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Writing in the FT this week, John Kay tackles the claims made by the health lobby for the impact of the ban on smoking in public places and the potential benefit of reducing the limit on blood alcohol for drivers.
In both cases, he shows that the statistics quoted by proponents are tortured “to reveal conclusions that do not obviously follow from them”.
“It is time to reassert the principle that research must pursue the truth wherever it leads,” he writes. While the objectives being pursued may be worthwhile, this principle should not be sacrificed.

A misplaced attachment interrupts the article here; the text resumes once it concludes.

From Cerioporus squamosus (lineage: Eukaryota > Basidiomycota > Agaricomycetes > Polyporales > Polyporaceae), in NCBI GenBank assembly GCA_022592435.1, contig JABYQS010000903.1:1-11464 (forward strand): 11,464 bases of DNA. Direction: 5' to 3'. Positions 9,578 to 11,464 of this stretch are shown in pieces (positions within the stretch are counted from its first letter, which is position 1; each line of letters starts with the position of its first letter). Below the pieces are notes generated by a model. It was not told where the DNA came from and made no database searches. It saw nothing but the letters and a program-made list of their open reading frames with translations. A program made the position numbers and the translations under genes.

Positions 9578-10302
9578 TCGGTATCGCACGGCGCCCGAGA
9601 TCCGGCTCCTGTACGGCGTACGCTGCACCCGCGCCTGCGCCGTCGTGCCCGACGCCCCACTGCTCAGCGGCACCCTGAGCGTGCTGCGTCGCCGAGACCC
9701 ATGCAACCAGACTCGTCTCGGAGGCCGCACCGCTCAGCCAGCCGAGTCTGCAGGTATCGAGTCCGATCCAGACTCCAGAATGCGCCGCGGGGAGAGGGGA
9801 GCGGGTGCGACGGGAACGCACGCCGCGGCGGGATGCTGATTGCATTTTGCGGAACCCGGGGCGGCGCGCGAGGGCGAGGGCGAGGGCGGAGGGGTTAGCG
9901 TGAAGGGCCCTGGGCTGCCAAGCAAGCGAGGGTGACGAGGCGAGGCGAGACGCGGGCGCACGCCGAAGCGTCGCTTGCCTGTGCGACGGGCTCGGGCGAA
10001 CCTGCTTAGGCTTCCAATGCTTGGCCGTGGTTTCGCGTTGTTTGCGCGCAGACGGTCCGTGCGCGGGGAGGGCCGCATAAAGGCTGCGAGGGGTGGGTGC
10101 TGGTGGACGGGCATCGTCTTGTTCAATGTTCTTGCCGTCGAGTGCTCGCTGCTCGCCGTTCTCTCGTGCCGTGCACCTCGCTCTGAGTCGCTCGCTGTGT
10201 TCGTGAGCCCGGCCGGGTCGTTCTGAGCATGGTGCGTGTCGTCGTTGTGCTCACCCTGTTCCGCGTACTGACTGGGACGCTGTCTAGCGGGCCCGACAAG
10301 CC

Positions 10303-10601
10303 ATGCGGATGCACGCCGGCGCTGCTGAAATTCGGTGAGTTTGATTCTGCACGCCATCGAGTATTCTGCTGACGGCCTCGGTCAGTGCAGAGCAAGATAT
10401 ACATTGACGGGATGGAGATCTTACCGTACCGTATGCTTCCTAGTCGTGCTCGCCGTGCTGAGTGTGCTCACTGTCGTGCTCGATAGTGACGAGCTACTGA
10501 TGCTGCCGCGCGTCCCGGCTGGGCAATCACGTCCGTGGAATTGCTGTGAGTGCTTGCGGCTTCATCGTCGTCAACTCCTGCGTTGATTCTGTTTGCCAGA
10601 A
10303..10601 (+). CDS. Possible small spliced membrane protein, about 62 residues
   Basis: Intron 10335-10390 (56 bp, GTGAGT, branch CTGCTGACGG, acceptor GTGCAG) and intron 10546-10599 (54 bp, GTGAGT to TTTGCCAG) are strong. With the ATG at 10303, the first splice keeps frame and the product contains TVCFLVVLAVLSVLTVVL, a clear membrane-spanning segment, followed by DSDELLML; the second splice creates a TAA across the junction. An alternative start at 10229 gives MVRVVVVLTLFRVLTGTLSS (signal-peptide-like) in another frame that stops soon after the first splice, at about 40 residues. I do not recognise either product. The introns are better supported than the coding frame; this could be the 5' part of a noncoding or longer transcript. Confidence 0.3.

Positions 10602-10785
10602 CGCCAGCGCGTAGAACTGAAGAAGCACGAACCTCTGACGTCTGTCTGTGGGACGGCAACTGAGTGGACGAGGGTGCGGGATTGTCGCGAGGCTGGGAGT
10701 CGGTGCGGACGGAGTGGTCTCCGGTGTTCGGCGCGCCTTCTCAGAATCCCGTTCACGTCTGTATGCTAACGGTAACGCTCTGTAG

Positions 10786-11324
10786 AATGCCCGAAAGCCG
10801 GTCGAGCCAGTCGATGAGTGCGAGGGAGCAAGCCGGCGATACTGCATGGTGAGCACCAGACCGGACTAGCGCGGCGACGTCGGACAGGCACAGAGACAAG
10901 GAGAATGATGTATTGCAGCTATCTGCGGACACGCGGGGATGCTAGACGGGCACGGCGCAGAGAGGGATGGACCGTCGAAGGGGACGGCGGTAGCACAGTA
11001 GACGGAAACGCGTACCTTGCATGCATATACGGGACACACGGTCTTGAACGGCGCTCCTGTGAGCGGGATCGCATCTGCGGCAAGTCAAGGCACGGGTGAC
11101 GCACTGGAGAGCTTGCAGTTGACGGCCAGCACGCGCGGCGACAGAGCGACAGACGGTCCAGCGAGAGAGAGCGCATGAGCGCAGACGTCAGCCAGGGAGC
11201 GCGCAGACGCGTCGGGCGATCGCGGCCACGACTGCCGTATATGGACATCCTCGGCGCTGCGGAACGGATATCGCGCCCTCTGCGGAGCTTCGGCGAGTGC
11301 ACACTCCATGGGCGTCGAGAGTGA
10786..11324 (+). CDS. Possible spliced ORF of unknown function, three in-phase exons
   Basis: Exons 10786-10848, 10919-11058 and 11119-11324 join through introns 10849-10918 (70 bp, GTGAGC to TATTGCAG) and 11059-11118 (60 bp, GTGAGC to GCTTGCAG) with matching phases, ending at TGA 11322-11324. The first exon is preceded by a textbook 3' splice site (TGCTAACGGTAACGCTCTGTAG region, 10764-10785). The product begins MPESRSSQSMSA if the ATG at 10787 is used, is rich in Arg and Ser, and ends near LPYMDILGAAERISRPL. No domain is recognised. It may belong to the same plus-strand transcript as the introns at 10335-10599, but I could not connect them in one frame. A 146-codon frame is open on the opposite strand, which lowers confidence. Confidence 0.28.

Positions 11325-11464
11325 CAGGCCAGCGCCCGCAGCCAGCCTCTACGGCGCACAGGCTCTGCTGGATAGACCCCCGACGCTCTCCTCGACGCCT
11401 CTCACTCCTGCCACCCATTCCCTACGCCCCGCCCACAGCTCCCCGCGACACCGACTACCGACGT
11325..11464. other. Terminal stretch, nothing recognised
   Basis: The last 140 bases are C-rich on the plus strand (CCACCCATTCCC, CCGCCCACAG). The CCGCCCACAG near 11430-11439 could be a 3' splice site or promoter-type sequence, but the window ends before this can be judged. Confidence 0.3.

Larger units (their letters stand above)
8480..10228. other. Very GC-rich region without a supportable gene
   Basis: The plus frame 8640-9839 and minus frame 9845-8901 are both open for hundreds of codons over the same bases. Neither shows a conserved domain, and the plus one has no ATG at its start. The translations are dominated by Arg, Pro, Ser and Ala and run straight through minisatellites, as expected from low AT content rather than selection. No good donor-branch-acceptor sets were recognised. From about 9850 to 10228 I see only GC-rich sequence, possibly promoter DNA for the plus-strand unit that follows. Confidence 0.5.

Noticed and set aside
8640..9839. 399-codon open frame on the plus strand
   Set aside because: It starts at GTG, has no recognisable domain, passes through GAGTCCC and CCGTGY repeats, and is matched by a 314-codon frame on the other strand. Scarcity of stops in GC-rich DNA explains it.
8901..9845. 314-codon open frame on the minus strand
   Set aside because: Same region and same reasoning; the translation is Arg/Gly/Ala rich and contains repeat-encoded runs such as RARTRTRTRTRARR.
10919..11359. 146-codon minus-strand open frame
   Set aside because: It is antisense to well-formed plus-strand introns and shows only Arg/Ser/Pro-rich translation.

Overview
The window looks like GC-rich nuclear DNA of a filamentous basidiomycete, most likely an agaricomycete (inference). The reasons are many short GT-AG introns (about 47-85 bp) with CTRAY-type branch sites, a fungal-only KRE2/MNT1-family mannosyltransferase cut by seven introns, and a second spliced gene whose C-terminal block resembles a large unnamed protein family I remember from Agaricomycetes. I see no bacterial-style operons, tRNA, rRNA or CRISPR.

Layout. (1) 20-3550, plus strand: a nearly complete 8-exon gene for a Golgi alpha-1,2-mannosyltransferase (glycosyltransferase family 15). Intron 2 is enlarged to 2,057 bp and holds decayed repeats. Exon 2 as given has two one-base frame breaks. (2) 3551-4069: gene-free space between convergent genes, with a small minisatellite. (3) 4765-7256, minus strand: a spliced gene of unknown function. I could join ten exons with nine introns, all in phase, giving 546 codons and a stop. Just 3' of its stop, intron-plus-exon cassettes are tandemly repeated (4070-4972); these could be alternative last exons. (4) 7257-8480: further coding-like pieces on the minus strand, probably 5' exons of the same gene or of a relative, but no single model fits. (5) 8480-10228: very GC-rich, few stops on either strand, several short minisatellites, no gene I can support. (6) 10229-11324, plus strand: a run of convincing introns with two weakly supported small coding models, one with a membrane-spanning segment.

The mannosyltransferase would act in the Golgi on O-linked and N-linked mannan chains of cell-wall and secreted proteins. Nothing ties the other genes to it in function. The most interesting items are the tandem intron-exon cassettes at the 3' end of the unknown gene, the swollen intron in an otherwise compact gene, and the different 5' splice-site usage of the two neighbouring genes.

The problem that local retailers face in resisting the display ban is that the stories are already out there and mostly unchallenged. So many MPs believe that the smoking ban is a good thing and a popular piece of legislation that they are open minded about adding further legislation on top.
While Mr Kay’s comments are useful, local retailers cannot turn the clock backwards. However, they do need to challenge the validity of any statistics used by pressure groups to impose further regulation on their businesses. The clever presentation of numbers can often mislead. Be on your guard.
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